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Suzuki's research and development team has recently submitted a series of patent applications showcasing their innovative variable valve timing (VVT) system tailored explicitly for the iconic Hayabusa hyper bike. This development indicates that Suzuki is committed to extending the Hayabusa's legacy as it celebrates its 25th anniversary, aiming to enhance its performance and adapt it to comply with evolving emissions regulations.
While Suzuki's GSX-R1000 already incorporated a mechanical valve-phasing VVT system in 2017, the new patents focus exclusively on the Hayabusa, revealing a more flexible, electronically-controlled, and hydraulic method for adjusting the intake cam timing.
This advanced VVT system promises to reduce the Hayabusa's emissions and improve fuel efficiency. Simultaneously, it aims to recapture the power lost during the last overhaul, which was necessary to align the bike with Euro5 emissions standards.
The VVT system itself follows a conventional design, featuring a hydraulic cam phaser positioned between the sprocket and the intake camshaft. This phaser can subtly adjust the camshaft's position relative to the sprocket, advancing or retarding the intake valve timing.
Much like other cam-phasing VVT systems found in vehicles such as Ducati motorcycles and Kawasaki's GTR1400, this system employs engine oil pressure, controlled by an electronic solenoid, to move the camshaft in relation to the sprocket. This approach has been a staple in the automotive industry for many years.
It's important to note that while the GSX-R1000's mechanical VVT system also alters intake cam timing by rotating it relative to the sprocket, its primary focus is on enhancing performance rather than achieving a significant reduction in emissions. This is evident from the fact that the GSX-R1000 has been withdrawn from the European market due to its inability to meet Euro5 emission standards.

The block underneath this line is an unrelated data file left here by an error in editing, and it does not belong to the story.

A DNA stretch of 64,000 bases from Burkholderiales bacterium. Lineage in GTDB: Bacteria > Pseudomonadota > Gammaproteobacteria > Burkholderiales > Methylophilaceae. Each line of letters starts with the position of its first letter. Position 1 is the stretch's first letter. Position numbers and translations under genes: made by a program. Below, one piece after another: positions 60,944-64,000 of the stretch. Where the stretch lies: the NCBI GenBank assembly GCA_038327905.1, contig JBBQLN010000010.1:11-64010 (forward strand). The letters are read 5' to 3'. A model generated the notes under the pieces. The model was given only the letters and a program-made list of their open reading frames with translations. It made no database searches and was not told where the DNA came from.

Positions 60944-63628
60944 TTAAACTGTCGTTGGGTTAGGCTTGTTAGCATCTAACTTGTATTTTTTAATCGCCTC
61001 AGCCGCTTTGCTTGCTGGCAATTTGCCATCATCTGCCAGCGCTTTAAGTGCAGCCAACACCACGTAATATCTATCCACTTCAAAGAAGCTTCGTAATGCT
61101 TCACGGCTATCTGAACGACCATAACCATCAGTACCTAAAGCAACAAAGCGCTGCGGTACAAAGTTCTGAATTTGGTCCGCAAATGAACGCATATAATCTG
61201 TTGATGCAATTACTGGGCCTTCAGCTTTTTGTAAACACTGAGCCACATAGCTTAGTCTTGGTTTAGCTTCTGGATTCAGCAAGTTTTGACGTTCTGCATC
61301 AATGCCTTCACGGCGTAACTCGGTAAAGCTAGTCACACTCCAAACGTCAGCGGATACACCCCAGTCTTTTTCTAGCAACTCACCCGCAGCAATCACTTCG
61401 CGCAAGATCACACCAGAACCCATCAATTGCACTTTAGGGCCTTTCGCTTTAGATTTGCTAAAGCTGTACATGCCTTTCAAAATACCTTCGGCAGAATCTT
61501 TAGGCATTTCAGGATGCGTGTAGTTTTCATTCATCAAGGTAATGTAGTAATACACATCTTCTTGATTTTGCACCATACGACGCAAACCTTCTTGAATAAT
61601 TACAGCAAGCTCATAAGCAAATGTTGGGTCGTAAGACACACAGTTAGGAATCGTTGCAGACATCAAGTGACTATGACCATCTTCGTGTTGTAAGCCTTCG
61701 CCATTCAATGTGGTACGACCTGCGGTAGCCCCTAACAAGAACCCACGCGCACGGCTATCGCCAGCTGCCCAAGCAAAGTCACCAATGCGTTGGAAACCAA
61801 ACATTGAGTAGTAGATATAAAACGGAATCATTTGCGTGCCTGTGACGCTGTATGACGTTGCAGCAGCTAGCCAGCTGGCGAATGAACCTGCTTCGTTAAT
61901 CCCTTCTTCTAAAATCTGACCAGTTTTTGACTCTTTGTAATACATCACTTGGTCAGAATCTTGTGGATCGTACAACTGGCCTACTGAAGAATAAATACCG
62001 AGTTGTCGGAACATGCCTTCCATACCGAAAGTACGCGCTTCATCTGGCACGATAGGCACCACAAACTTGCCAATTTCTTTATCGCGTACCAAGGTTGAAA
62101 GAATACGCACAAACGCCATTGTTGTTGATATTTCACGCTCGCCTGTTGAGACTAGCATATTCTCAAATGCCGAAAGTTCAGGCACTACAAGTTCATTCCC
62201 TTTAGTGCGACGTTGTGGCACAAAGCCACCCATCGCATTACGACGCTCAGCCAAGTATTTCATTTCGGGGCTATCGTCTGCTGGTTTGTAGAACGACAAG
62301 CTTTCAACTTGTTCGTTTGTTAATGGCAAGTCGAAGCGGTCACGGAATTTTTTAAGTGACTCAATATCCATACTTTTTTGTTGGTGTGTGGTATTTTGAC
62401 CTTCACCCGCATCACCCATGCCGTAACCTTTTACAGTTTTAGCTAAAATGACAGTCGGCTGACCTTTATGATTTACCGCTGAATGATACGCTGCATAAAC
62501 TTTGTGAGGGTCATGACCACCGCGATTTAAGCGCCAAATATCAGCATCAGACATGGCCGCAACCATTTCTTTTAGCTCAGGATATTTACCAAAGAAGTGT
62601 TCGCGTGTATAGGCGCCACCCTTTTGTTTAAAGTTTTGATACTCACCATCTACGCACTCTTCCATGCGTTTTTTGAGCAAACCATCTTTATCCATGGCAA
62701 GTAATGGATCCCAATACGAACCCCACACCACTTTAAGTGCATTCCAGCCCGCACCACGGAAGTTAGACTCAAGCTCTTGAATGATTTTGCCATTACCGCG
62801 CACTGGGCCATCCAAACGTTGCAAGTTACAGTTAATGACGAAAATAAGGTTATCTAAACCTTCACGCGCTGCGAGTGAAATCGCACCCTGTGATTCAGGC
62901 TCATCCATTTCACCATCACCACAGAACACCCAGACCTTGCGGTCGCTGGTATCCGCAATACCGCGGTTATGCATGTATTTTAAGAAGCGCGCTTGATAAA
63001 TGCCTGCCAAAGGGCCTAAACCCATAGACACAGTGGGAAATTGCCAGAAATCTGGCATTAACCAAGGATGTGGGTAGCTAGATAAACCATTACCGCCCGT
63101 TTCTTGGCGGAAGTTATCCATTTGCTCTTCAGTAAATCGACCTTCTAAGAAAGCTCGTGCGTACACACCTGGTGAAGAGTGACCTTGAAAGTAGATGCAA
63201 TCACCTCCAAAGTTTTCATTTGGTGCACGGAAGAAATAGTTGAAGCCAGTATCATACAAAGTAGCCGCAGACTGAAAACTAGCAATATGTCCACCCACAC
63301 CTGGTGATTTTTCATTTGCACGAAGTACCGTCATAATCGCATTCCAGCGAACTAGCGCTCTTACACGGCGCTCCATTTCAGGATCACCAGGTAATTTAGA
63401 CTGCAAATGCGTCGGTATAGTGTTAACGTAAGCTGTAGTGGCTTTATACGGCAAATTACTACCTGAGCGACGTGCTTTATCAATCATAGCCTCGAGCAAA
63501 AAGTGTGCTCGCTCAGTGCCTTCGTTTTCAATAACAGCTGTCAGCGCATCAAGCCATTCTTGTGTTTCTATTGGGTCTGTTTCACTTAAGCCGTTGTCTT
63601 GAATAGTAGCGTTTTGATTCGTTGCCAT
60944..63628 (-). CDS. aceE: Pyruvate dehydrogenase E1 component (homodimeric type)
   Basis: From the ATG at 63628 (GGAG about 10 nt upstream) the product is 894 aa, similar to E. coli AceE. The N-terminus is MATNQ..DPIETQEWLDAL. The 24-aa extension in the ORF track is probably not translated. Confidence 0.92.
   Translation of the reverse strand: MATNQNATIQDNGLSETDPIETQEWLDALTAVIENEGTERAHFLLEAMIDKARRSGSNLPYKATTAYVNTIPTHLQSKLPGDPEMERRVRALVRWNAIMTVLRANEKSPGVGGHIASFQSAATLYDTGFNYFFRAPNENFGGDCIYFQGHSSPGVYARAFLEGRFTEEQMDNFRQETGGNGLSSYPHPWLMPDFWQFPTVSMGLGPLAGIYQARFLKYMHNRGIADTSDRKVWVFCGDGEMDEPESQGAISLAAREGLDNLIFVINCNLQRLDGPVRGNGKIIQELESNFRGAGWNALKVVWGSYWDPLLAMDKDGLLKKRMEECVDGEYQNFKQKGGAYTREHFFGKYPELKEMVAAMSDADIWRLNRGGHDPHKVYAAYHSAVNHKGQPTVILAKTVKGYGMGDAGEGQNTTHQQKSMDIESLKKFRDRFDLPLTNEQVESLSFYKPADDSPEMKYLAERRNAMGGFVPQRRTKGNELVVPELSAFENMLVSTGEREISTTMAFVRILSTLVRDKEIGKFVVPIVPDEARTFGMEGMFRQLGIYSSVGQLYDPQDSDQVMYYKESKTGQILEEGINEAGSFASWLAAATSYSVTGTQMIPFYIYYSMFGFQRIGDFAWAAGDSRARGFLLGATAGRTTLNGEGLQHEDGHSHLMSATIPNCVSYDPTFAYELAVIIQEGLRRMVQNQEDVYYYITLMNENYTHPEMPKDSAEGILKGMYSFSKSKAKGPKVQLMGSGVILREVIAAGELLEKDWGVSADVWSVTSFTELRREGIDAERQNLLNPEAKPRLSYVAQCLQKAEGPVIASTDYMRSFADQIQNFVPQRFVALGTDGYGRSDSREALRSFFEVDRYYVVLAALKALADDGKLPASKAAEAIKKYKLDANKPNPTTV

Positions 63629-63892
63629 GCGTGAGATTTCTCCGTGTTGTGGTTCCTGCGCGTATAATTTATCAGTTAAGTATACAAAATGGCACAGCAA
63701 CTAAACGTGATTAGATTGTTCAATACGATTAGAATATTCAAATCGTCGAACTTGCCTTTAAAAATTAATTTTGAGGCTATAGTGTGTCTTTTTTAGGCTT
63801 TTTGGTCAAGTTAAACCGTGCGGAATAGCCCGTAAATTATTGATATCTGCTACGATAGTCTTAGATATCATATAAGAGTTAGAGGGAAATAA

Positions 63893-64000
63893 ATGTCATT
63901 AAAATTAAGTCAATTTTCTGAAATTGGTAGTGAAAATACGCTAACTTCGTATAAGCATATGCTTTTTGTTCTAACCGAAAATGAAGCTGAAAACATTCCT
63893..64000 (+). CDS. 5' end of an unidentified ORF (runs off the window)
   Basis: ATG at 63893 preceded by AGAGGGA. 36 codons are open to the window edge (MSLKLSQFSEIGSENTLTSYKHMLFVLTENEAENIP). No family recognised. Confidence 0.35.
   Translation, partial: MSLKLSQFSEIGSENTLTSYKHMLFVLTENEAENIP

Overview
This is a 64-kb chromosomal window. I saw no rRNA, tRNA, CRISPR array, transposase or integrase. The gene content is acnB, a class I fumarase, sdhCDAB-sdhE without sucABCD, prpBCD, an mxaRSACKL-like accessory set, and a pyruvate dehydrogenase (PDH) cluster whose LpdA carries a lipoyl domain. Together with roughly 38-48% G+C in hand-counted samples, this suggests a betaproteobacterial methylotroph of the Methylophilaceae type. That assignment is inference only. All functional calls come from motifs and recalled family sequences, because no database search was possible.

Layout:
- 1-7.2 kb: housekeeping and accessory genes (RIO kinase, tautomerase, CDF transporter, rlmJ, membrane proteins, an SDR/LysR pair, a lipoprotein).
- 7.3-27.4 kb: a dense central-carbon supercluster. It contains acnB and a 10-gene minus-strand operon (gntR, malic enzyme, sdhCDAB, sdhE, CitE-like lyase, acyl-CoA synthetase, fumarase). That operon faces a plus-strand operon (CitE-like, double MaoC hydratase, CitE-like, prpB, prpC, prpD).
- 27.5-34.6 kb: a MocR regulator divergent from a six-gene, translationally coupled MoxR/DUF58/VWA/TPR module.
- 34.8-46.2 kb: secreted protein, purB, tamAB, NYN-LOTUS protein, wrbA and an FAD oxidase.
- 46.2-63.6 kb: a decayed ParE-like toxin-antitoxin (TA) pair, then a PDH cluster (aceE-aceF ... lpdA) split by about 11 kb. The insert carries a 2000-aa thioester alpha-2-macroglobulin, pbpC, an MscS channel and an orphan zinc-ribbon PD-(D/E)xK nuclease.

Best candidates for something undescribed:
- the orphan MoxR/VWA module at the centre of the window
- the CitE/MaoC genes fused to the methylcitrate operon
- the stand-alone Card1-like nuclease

The GSX-R1000's system relies on metal balls situated in slightly misaligned radial channels within the cam phaser. As the camshaft spins faster, centrifugal force propels the balls outward, causing a delay in intake cam timing. At lower engine speeds, a spring restores the balls to their central position, advancing the timing.
This unique solution originated from Suzuki's now-defunct MotoGP project, as hydraulic and electronic VVT mechanisms are prohibited in MotoGP. However, this system is less versatile compared to the hydraulic kit currently in development for the Hayabusa.
With an electric actuator governing the flow of oil to the cam phaser, under the control of the bike's engine management system, the hydraulic VVT can independently advance or retard valve timing based on engine speed, aligning it with the specific requirements of emissions regulations.
For instance, the system can retard intake timing at low revs and minimal throttle input, reducing valve overlap to prevent unburned fuel from entering the exhaust. Conversely, when the throttle is opened, timing can be advanced to enhance torque, only to be later retarded at high engine RPM to prolong the intake valve opening. The electronically-controlled VVT provides endless possibilities for optimization.
While this technology is already established, especially in the automotive industry, Suzuki's patent applications are distinct in their focus on the placement of the VVT actuator and the cleverly designed oil channels connecting it to the cam phaser, minimizing any interference with other aspects of the motorcycle's design.
Suzuki Hayabusa VVT engine – what we know so far
- All about timing: The Suzuki set-up uses& an electric actuator to& divert oil pressure to& four chambers inside& the sprocket half of the& cam-phaser, each& containing vanes that& are connected to the& camshaft half of the& phaser. Direct oil to one& side of the vanes and& the timing advances,& switch the oil pressure& to the other side of the& vanes and it retards.
- Clever design keeps it neat: Seen from the front, the repositioned actuator, despite being an external addition to an existing engine rather than designed in from day one, doesn’t add any more width to the bike.
- Same bottom end: Oil channels inside the cylinder walls and the cylinder head take the oil to the cam phaser, so those parts need to be changed, but there’s an external pipe taking oil from the oil pump to the actuator, so the engine’s bottom end doesn’t need to be revised.
- No frame mods needed: Normally, the solenoid-based actuator would be mounted on the cylinder head, near the phaser, but Suzuki have shifted it down onto the side of the cylinder. That means there’s no need to modify the Hayabusa’s frame, saving lots of R&D expense.
- Reliability is built-in: Mounting the actuator lower down reduces the vibration it’s subjected to, according to Suzuki’s patents, improving its reliability. The design is also claimed to make the actuator less susceptible to damage if the bike is dropped.
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